|Publication number||US5821858 A|
|Application number||US 08/864,147|
|Publication date||Oct 13, 1998|
|Filing date||May 28, 1997|
|Priority date||May 28, 1997|
|Also published as||CA2249500A1, CA2249500C|
|Publication number||08864147, 864147, US 5821858 A, US 5821858A, US-A-5821858, US5821858 A, US5821858A|
|Inventors||Allan J. Stone|
|Original Assignee||Cobra International, Inc.|
|Export Citation||BiBTeX, EndNote, RefMan|
|Patent Citations (28), Referenced by (35), Classifications (17), Legal Events (11)|
|External Links: USPTO, USPTO Assignment, Espacenet|
1. Field of the Invention
The present invention relates generally to the field of footwear. More specifically the present invention relates to a slipper or other type of shoe containing a lighting assembly. The assembly includes an array of outwardly directed light emitting diodes (LED's) mounted to the slipper vamp which light in a repeating sequence when a wearer shifts weight onto the slipper insole, a logic circuit, and a grounded, pressure-activated control switch hidden underneath the slipper insole and interconnection wiring electrically joining the logic circuit and the control switch.
The logic circuit includes an Or gate for supplying logic and power to the logic circuit, a clock for generating an output signal, a counter for converting the output signal into a number sequence, several And gates each corresponding and connected to one of the light emitting elements for receiving the number sequence and lighting the corresponding light emitting element selectively for only a certain number or numbers in the number sequence.
2. Description of the Prior Art
There has long been footwear equipped with lighting assemblies including power circuits and lighting elements such as LED's and incandescent bulbs.
Dana III, U.S. Pat. No. 4,158,922, issued on Jun. 26, 1979, teaches flashing disco shoes. Dana III discloses a shoe containing an electric circuit including a solid state oscillator for periodically activating and deactivating several lighting elements. A control switch is provided which may take the form of a tilt switch. A problem with Dana III is that flashing caused by a simple oscillator is limited to a simultaneous off and on repetition. Various and complex flashing sequences are not provided.
Davidson, et al., U.S. Pat. No. 4,308,572, issued on Dec. 29, 1981, reveals articles having light-emitting elements energizable in sequences to provide desired visual displays. An article of clothing made of fabric material contains a flexible circuit board fitted with light emitting elements which project through the outer fabric surface. The light emitting elements are flashed in sequence by an electronically operable sequencer and a matrixing circuit, which may take the form of separate or combined circuit chips. A problem with Davidson, et al., is that the chips and other circuit elements make it relatively expensive to manufacture. Another problem is that no provision is made for installation in footwear.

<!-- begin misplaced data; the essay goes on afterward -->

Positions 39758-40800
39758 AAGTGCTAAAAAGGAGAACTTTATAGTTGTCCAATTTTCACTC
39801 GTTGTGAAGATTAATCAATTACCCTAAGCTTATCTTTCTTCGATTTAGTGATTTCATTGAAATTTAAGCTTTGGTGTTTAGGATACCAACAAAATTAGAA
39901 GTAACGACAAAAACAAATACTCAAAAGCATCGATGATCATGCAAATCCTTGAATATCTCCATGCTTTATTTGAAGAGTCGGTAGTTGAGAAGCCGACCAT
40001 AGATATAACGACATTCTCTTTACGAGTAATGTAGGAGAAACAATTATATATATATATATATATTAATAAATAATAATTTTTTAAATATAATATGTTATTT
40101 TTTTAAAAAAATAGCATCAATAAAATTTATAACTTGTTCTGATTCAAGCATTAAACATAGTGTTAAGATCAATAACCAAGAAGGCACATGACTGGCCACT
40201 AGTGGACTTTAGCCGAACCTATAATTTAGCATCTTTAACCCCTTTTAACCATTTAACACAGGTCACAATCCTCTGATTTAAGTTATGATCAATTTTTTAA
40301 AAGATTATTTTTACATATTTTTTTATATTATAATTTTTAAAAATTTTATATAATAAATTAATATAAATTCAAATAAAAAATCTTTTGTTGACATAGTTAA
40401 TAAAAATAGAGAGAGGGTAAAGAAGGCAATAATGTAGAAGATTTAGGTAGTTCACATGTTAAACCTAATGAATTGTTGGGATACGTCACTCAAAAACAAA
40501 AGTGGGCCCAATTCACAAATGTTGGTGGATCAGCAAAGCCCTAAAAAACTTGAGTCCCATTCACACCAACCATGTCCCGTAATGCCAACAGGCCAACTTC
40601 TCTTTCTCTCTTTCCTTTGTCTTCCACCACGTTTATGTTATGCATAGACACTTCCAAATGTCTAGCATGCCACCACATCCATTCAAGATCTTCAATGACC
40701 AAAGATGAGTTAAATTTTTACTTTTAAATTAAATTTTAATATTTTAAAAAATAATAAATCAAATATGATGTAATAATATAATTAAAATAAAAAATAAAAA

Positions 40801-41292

Roy, U.S. Pat. No. 5,457,900, issued on Oct. 17, 1995, discloses a footwear display device. Roy includes a control CPU for calculating the velocity of the footwear as it moves through a stepping motion and for causing several lighting elements to flash in sequence at a rate corresponding to the footwear velocity. The lighting elements may together display an intelligible message. A problem with Roy is that incorporation of a CPU adds considerable cost to the unit.
MacMillan, U.S. Pat. No. 5,381,615, issued on Jan. 17, 1995 teaches footwear incorporating a multiple-switch lighting circuit. A shoe includes several lighting elements and a power source connected through forward and rearward pressure switches and through a logic circuit. The logic circuit preferably takes the form of an Exclusive Or gate, and causes the lighting elements to activate only when one of the pressure switches is depressed, such as when the wearer is walking. When both are depressed, such as when the wearer is standing in one place, and when neither is depressed, such as when the shoe has been removed, the Or gate deactivates the lighting elements. A problem with MacMillan is that no lighting element sequencing is provided.
Hwang, et al., U.S. Pat. No. 5,396,720, issued on Mar. 14, 1995, discloses a fixing structure for a lighting circuit 2 stage switch on lighting shoe. Hwang, et al., includes a shoe having a heel with a channel recessed forwardly into the rear of the heel, vertical fixing holes above and below the channel recess and a transparent fixing block having lugs protruding from its upper face corresponding in location to the fixing holes. In the bottom wall of the channel recess is a receiving hollow for receiving a lighting circuit board. The fixing block is insertable into the heel channel recess and thereupon interconnects with the heel by the lugs fitting into the fixing holes. Lighting elements on the circuit board fit into depressions in the lower face of the transparent fixing block, and when lighted through the circuit, transmit light through the fixing block body to radiate from the exposed block side surfaces flush with the channel recess opening. A problem with Hwang, et al., is that lighting is effectively limited to the heel. Another problem is that while the lighting elements are intended to twinkle, no provision is made for noticeable sequential lighting. If the lighting elements within the block did light in sequence, transmission through the refracting fixing block body would tend to obscure it. See also Hwang, et al., U.S. Pat. No. 5,490,338, issued on Feb. 13, 1996 for a fixing structure for a lighting circuit on a lighting shoe.